Of course, we had some good survey dives at Port Stephens, and some not so good ones. The dates coincided with 6.5m seas and lots of heavy rain, so as you would expect, the viz deteriorated, and not even Rick recommended surveying on the Sunday! But following up my PS trip with 9 days live-aboard diving at the Poor Knights in New Zealand, caused me to reflect a little.
I guess those that regularly attend the RLS trips are pretty ‘hard core’ divers, who want to give back something in return for the enjoyment they get from the underwater world. Most of us probably average between 50-200 dives per year?
Anyway, on the NZ trip was a woman about to turn 70, who last year logged over 500 dives… and even the bloke who organizes the trips and is soon to celebrate his 50thyear of diving the Poor Knights, logged ‘only’ 263 dives last year. Both are of course incredibly competent divers, making me feel clumsy underwater! So I shrank a bit, realizing that there is always more we can do, or at least make room for, as we get older.
Our Sydney RLS activities will be invigorated with the addition of John, Luigi and Petko, and I urge our regulars to stay in touch with these guys and not to pass up a chance to dive with them. Or invite them on your dives. They are rarin’ to go, and it is great to have them join the larger RLS team!
Thanks to all for a lovely long weekend.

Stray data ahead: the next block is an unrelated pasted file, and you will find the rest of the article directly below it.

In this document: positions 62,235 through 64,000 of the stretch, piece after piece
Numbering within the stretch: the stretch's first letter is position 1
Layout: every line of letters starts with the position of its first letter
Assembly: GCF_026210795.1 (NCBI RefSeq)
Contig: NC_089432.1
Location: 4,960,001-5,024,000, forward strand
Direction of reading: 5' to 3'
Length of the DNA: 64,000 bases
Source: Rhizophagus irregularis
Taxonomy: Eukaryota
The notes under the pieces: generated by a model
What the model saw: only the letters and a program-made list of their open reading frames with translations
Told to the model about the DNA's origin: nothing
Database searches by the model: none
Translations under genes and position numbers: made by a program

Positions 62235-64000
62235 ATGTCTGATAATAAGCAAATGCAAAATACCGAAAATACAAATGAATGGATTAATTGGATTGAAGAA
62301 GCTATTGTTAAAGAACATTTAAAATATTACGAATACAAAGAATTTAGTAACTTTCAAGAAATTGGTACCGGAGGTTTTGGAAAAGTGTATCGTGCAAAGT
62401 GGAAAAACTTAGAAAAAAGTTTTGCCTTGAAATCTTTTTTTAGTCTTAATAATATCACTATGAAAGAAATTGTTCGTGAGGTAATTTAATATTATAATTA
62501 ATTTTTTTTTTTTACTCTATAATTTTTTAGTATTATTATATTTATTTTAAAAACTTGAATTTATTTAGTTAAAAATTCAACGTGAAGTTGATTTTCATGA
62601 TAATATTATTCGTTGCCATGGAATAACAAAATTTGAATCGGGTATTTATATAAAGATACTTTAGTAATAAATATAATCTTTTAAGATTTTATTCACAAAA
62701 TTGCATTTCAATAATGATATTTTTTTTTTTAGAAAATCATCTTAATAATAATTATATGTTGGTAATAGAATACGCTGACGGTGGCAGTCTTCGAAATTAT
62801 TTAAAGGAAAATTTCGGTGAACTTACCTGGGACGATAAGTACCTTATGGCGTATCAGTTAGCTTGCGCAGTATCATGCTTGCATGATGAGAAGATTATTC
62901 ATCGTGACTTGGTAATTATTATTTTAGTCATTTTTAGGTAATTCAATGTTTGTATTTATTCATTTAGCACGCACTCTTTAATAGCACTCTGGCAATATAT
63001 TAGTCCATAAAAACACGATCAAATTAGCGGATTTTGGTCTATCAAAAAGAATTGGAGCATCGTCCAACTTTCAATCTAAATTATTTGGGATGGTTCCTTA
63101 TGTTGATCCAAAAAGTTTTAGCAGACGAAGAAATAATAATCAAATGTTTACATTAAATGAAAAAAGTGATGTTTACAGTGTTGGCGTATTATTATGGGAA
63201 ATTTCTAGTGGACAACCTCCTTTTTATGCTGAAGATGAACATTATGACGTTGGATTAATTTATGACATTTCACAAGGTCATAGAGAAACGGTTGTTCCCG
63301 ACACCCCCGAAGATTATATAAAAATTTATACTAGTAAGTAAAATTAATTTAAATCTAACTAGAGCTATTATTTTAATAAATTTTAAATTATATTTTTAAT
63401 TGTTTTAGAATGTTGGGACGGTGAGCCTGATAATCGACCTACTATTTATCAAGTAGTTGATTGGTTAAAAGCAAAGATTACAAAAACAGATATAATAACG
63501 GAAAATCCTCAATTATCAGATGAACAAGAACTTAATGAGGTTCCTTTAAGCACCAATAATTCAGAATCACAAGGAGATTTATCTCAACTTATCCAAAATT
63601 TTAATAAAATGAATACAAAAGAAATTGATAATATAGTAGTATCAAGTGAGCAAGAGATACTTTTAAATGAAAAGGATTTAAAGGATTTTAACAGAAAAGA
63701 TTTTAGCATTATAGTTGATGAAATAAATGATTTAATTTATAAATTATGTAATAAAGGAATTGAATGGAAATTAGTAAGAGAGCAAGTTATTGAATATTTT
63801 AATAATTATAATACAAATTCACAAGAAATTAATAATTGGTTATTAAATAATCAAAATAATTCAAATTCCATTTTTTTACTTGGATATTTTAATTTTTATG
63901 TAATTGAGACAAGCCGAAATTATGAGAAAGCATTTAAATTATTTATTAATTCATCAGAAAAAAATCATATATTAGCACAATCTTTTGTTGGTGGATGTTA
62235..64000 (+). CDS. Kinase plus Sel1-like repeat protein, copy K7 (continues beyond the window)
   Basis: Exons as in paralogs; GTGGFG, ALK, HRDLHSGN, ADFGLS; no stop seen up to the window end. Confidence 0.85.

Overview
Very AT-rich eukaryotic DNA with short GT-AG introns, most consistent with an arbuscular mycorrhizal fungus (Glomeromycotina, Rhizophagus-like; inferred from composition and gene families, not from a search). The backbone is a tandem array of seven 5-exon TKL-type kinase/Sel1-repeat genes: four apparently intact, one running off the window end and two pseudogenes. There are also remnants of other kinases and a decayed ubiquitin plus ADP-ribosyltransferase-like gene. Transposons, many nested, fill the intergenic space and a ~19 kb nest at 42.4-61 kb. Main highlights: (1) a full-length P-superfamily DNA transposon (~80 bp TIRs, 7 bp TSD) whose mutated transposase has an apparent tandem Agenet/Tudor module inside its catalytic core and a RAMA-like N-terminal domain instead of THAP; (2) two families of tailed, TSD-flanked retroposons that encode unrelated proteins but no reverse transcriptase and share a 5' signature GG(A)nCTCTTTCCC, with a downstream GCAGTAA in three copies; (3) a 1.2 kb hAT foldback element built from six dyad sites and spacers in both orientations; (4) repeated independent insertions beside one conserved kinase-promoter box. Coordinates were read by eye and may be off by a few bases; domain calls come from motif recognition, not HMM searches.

OK, back to Port Stephens. Our new RLS members included the incredibly keen Luigi and Petko, newly arrived from Italy and Bulgaria respectively, and Anna from New Zealand; as well as John. The rest of the team comprised Bill, Barb (honorary RLS safety officer), Kate, Margo, Ash, Jen, Tom and Nicola (and Rick). We all got on remarkably well, with John, Luigi and Petko coping admirably with the pressure to learn Latin names of the local fauna.
What else can I say? The house was great, and Margo did an exceptional job of keeping everything in apple pie order. The catamaran “Reef Dragon” was in town for the duration, supplementing the shore dives with day trips to the outer islands. Skipper Ian and first mate (and fellow RLS diver) Sam were most welcoming, and days on the catamaran were enjoyable days on the water.
Lots of data were gathered despite the variable weather, mostly thanks to the many diving options presented by the Port Stephens area. Gearing up (and down) for shore dives in heavy rain is something we won’t forget, but at least the water was substantially warmer than the rain. Fly Point and the like are capable of turning on exceptional dives, but provided somewhat muted experiences in the conditions. A highlight for me was seeing a flathead the size of a small wobbegong!